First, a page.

Throttle Position

Typical throttle position trace for a 600cc machine at a fast track

A typical throttle position trace for a 600cc machine at a fast track shows the throttle is wide open for a good portion of the lap. Expect much less time at full throttle on slower tracks or with larger bikes. In general, check that the throttle is wide open on every straight, and that the gearshifts are short, downward spikes.

Throttle position is the most basic and important rider input. Luckily, almost all motorcycles are now equipped with throttle position sensors (TPS) that make it an easy channel to add to your data acquisition system. This should be the first additional channel to your system, after speed and rpm. The TPS is usually found at one end of the throttle bodies, and has a three-wire connector; you can use a multimeter to find which wire has active voltage when the throttle is opened, or check in your service manual for the wiring diagram. Be sure that you connect to the correct sensor; you want to measure the rider’s throttle input, not the secondary butterflies or – in the case of Yamaha R6 and R1 models – the main butterflies.

This sensor will require some calibration to read the throttle opening as a percentage of full throttle. Depending on your system, you may be able to automatically calibrate the channel by pressing keys when the throttle is closed and then open, or you may have to actually measure the voltage and input the numbers. The sampling rate does not have to be overly high for this channel, nor will much smoothing be necessary.

Two throttle position traces, for two different riders

These two traces, for two different riders, show almost identical leading edges for the TPS channel. On the trailing edge, however, the blue rider’s throttle drops to zero almost instantaneously while the red rider eases off the throttle. A quick transition from throttle to brake at the end of the straight will result in a sharp drop; the slow decrease hints at indecision and lack of a brake marker.

When looking at the data, check the throttle position trace for some basic characteristics first; you’d be surprised at what even expert-level racers overlook at times. The throttle should be fully open on each straight. When the throttle is opened at the corner exit, it should stay open; watch for a dip just after the initial opening, which can represent the rider re-gripping a long-travel twistgrip. Gearshifts are shown by dips in the trace, and these dips should be short and crisp; with quickshifter-equipped bikes, the rider should not be closing the throttle to shift.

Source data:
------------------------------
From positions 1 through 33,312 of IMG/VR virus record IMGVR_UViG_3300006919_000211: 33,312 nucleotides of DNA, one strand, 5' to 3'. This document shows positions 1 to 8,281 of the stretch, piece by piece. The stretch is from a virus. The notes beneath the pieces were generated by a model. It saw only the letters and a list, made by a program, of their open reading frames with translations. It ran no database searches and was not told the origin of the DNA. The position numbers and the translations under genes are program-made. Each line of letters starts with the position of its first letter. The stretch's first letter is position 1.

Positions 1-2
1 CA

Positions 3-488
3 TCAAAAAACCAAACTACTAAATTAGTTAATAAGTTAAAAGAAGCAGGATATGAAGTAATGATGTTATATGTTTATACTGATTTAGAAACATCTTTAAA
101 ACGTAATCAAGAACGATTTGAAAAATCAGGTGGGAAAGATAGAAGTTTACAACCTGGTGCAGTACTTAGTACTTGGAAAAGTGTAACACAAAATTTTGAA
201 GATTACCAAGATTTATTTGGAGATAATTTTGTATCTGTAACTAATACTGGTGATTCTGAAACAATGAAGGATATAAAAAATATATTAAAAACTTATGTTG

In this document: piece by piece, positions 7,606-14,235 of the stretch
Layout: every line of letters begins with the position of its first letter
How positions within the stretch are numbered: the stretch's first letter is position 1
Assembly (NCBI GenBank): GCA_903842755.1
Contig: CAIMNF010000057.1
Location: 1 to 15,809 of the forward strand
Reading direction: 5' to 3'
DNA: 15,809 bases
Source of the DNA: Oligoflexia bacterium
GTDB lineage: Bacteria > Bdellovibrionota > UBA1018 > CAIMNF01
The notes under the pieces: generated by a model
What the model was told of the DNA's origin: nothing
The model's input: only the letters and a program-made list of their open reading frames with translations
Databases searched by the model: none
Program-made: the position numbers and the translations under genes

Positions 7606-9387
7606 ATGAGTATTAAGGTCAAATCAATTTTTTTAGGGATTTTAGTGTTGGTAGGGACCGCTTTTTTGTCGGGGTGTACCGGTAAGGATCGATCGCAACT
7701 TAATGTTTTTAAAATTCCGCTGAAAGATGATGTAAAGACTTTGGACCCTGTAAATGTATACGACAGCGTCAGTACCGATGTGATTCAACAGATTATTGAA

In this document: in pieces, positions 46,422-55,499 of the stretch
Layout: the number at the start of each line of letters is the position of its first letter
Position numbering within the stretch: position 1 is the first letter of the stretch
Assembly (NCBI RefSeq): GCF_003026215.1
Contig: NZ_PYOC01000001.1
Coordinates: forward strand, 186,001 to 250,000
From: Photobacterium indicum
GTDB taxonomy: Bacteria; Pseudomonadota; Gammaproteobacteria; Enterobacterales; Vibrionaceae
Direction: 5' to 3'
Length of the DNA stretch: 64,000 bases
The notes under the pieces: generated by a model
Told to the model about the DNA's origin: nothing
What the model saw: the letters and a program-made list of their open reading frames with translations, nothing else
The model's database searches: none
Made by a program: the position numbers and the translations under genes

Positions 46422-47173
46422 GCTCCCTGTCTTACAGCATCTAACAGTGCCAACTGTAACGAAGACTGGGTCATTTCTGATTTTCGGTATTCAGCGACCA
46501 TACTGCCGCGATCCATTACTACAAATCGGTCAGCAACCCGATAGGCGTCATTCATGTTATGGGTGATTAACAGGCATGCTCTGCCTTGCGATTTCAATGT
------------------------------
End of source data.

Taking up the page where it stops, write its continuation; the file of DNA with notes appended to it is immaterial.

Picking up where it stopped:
The leading edges of the throttle trace – when the rider opens the throttle exiting each corner – should be smooth. How soon the throttle is opened and how steep the trace appears varies from rider to rider, but some generalities can be made. Checking the track map and comparing where the rider is in the turn to the throttle position is helpful here; the throttle should be opened at or before the apex, and fully opened when the bike is traveling straight. A too-steep opening may indicate that the rider is too aggressive, and may benefit from opening the throttle sooner but slower. Likewise a too-shallow opening may mean the rider is opening the throttle too soon and running wide on the exit of the turn.

Just because the throttle is open, does not mean the bike is accelerating.

Just because the throttle is open, does not mean the bike is accelerating. The turn in this graph, from 400m to 1000m, is slightly uphill and taken at approximately 100mph. Note that the bike does not gain speed unit the 900m mark, when the throttle is close to 50 percent open. When dealing with TPS data, always check the track map and speed channel to see where the rider is actually accelerating out of the turns.

Some implications of speed to consider: In faster corners, more power is needed to overcome aerodynamics and the throttle will have to be opened sooner in the corner as well as more fully opened to account for this. Data shows that for a 600cc machine in a 100mph corner, as much as 30 percent throttle opening is required just to hold a constant speed. Also at work here is the effect of tire circumference: When the bike is leaned over in a turn, gearing is shortened and rpm rises; the throttle may have to be opened more as a result, especially in faster turns. When looking at throttle traces, check the speed trace also to determine when the bike actually begins accelerating as opposed to simply looking at when the rider opens the throttle.

At the end of each straight, check that the closing edge of the throttle trace is crisp and near-vertical. A quick transition from throttle to brake is critical for out-braking maneuvers, and any delay in closing the throttle indicates the rider is hesitant about brake markers. In later sections we’ll see how a brake pressure sensor or switch helps in evaluating this aspect of rider performance, but the throttle position trace on its own is a good indicator.